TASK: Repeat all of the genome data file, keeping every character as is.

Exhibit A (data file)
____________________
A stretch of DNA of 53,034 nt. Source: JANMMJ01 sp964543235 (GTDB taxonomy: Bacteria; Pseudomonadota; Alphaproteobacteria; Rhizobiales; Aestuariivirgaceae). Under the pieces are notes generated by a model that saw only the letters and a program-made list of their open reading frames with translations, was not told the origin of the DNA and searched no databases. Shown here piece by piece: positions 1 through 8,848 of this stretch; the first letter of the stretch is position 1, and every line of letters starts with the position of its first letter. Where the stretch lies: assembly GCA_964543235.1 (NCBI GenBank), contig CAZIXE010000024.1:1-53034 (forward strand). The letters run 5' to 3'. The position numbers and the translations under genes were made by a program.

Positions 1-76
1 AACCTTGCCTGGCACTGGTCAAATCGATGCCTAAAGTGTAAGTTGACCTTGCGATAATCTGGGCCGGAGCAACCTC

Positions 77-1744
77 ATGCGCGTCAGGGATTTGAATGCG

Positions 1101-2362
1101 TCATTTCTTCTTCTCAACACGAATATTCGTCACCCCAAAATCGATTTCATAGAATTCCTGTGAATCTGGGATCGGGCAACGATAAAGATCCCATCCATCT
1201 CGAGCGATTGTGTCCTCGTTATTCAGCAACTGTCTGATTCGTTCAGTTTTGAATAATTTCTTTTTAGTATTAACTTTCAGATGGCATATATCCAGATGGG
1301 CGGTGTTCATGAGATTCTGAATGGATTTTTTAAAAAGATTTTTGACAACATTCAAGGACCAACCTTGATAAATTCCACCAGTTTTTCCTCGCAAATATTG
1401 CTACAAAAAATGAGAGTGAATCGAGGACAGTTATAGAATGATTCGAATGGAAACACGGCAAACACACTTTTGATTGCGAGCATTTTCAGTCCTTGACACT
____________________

A stretch of DNA of 53,034 nt. Source: JANMMJ01 sp964543235 (GTDB taxonomy: Bacteria; Pseudomonadota; Alphaproteobacteria; Rhizobiales; Aestuariivirgaceae). Under the pieces are notes generated by a model that saw only the letters and a program-made list of their open reading frames with translations, was not told the origin of the DNA and searched no databases. Shown here piece by piece: positions 1 through 8,848 of this stretch; the first letter of the stretch is position 1, and every line of letters starts with the position of its first letter. Where the stretch lies: assembly GCA_964543235.1 (NCBI GenBank), contig CAZIXE010000024.1:1-53034 (forward strand). The letters run 5' to 3'. The position numbers and the translations under genes were made by a program.

Positions 1-76
1 AACCTTGCCTGGCACTGGTCAAATCGATGCCTAAAGTGTAAGTTGACCTTGCGATAATCTGGGCCGGAGCAACCTC

Positions 77-1744
77 ATGCGCGTCAGGGATTTGAATGCG

Positions 1101-2362
1101 TCATTTCTTCTTCTCAACACGAATATTCGTCACCCCAAAATCGATTTCATAGAATTCCTGTGAATCTGGGATCGGGCAACGATAAAGATCCCATCCATCT
1201 CGAGCGATTGTGTCCTCGTTATTCAGCAACTGTCTGATTCGTTCAGTTTTGAATAATTTCTTTTTAGTATTAACTTTCAGATGGCATATATCCAGATGGG
1301 CGGTGTTCATGAGATTCTGAATGGATTTTTTAAAAAGATTTTTGACAACATTCAAGGACCAACCTTGATAAATTCCACCAGTTTTTCCTCGCAAATATTG
1401 CTACAAAAAATGAGAGTGAATCGAGGACAGTTATAGAATGATTCGAATGGAAACACGGCAAACACACTTTTGATTGCGAGCATTTTCAGTCCTTGACACT